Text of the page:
One strong vote for Solti! I agree with your statement praising its sound quality. My second pick would be Leopold Stokowski, though I doubt few die-hards would agree with me on that one ;)
12 responses Add your response
I am a fan of the Solti cycle on London/Decca. For my tastes, it continues to rise above others for both performance and recording quality. Of the various pressings I have, I find the late English London pressings to be very good. The Dutch pressings have greater clarity, the English a bit more body and bass impact. I vacilate in my preference between them. I don't care for the early pressings, and the two Deccas I have don't sound better that the Londons.
And keep in mind, as much as I like these recordings and performances, they have a place in recording history that makes them more important than their inherent sonic qualities would otherwise merit on their own. Don't chase a sound quality chimera here in an exhaustive pressing-by-pressing search. For superb sonics in an opera, Britten's "Billy Budd" or "Death in Venice" (Decca/London) or R.Strauss "Die Agyptische Helena" (Decca/London) are sonically far superior. So, enjoy the Solti/Wagner for a great performance of incredible music, good (but not superb) sonics, and great historical significance.
Hope this is of some help.
I agree with Rushton, the Solti cycle is a landmark and the one all others are measured against. I have the Time-Life version of it, inferior, I believe, in sonics to the Deccas and Londons but still decent (it lets the performance shine through), and it comes with a great set of books too about the Ring cycle.
I agree with Rushton and Rcprince regarding the Solti/Decca sound quality; however I also like his performance.
The Bohm version on Phillips is preferred by many as the best contemporary performance with good sonics.
The Feutwangler La Scala 1950 recording is considered the benchmark, however. This recording benefits from Feutwangler's tempo, DeSabita's orchestra at La Scala, and classic nordic Wagnerian singers, with the apparant blending magical.The LP recording is adequate but lacking in dynamics. With a good turntable it is still engaging.
Consider enjoying the performance of the Ring cycle on DVD. Viewing the operas, rather than just hearing them, helped me develop new perspectives of the essence within.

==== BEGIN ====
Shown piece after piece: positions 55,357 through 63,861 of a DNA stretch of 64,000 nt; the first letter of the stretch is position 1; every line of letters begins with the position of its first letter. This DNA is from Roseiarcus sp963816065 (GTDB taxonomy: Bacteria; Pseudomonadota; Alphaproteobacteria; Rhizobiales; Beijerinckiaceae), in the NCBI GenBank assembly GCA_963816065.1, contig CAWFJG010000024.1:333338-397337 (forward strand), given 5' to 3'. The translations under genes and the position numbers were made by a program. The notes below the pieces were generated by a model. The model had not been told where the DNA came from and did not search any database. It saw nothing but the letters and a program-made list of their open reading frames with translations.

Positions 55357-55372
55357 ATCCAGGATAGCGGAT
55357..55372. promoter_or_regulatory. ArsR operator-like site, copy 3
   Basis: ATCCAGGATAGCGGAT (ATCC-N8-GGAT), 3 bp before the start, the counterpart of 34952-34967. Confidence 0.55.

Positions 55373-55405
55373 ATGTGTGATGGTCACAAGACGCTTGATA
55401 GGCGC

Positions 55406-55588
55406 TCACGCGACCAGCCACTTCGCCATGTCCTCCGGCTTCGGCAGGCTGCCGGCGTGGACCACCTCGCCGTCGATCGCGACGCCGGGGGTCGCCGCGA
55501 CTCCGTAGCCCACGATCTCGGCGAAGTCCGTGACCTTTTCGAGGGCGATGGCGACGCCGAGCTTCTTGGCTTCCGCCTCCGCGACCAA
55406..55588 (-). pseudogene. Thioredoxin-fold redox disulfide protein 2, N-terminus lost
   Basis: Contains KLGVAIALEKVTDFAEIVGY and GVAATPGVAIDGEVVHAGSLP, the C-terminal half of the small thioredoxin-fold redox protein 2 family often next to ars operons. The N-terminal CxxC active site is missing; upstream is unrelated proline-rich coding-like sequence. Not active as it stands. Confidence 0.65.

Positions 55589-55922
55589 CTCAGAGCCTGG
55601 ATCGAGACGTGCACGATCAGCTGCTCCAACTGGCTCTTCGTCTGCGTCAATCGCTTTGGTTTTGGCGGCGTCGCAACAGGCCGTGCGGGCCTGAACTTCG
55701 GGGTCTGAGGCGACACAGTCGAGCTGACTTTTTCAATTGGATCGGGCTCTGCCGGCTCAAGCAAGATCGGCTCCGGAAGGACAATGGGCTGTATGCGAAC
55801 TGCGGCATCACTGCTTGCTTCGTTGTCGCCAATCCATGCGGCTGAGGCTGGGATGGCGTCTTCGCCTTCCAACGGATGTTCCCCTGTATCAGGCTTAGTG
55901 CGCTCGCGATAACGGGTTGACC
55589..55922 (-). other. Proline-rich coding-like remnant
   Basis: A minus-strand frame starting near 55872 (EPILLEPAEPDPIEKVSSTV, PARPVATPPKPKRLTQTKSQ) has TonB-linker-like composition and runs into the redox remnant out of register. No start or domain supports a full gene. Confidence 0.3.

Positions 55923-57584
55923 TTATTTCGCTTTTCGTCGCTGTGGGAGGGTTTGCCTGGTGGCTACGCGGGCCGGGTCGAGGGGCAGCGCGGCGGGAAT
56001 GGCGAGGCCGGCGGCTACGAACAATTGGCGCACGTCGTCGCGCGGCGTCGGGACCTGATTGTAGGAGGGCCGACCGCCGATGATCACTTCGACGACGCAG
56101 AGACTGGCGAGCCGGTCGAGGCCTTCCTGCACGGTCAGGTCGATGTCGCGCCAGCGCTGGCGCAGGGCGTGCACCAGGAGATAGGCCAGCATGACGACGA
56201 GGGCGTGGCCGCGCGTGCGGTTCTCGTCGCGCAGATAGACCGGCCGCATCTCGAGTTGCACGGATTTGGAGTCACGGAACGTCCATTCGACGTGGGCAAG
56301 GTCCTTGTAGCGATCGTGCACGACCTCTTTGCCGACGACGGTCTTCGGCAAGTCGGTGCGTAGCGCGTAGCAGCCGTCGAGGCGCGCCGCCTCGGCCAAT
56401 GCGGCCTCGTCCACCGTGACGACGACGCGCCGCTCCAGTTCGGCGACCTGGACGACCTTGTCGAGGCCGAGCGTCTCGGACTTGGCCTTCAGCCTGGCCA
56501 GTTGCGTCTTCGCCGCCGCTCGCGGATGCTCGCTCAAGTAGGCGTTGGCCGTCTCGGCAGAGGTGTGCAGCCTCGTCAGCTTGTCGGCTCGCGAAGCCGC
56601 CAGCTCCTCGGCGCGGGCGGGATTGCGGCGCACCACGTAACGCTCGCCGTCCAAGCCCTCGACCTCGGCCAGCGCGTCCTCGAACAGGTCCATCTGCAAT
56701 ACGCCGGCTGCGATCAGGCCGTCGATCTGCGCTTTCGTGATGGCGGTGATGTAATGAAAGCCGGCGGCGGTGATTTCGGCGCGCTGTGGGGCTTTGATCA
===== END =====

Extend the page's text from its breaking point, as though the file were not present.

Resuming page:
I am not sure if any of the complete performances mentioned above are avaiable on DVD, but the performance by Pierre Boulez is highly enjoyable.
Karajan's performance of Das Rheingold was available on Laser Video Disc more than 10 years ago. I hope that performance will become available on DVD in the future.
Rush: Actually, I did meet you briefly, I had the Vaughn Williams Tallis Fantasia, and was about to go into the listening room with you when I had to go pick up one of our members whose car had broken down; you had left by the time I could get back. I'm sorry I couldn't talk more with you. I'll e-mail you separately, want to ask you a bit more about Lloyd's turntable.
Rushton nailed it perfectly. I had the cycle in both Decca and London sound in my "vinyl" days. I can only reinforce what he said as being absolutely correct.
I currently have the Decca Box set complete and cherish being able to sit through entire movements of this 16 hour monster without having to get up every 28 minutes and turn the LP over. I haven't sacrificed much in the way of sound either but admit there was an intangible snap and romanticism to the LPs that CDs rarely touch in any genre.
Let me add another dimension to this discussion. Try to pick up a copy of John Culshaws book: "Ring Resounding" long out of print from 1967 but worth whatever it takes to score a copy. This is a blow by blow description of everything that it took to create the Decca Solti Ring cycle. It provides another layer of information to understand this complex piece of art.
While I'm on the topic of the Ring and great books about it; Deryck Cooke wrote an incredible piece entitled: "I saw the World End", a quote from Wagners text. The only shortcoming to these brilliant insights is that Cooke died before he could write the conclusion to these thoughts.
Lastly, "Turning the Sky Around" by M.Owen Lee. A fabulous look at the metaphysics and psychology captured within the Rings fabric.
For me, these books and many others have helped me to gain a better understanding of this genius work. I still have countless unanswered questions and my sense is that it's probably a universal experience. We each bring our own story to the Ring and then compare it to a possible road map of humanity that reveals itself slowly and uniquely to each seeker that would try to discover its' meanings. Seriously consider reading in addition to listening and watching this epic work. It cannot be completely experienced in any one media but demands all of our senses to effectively release its hidden gold.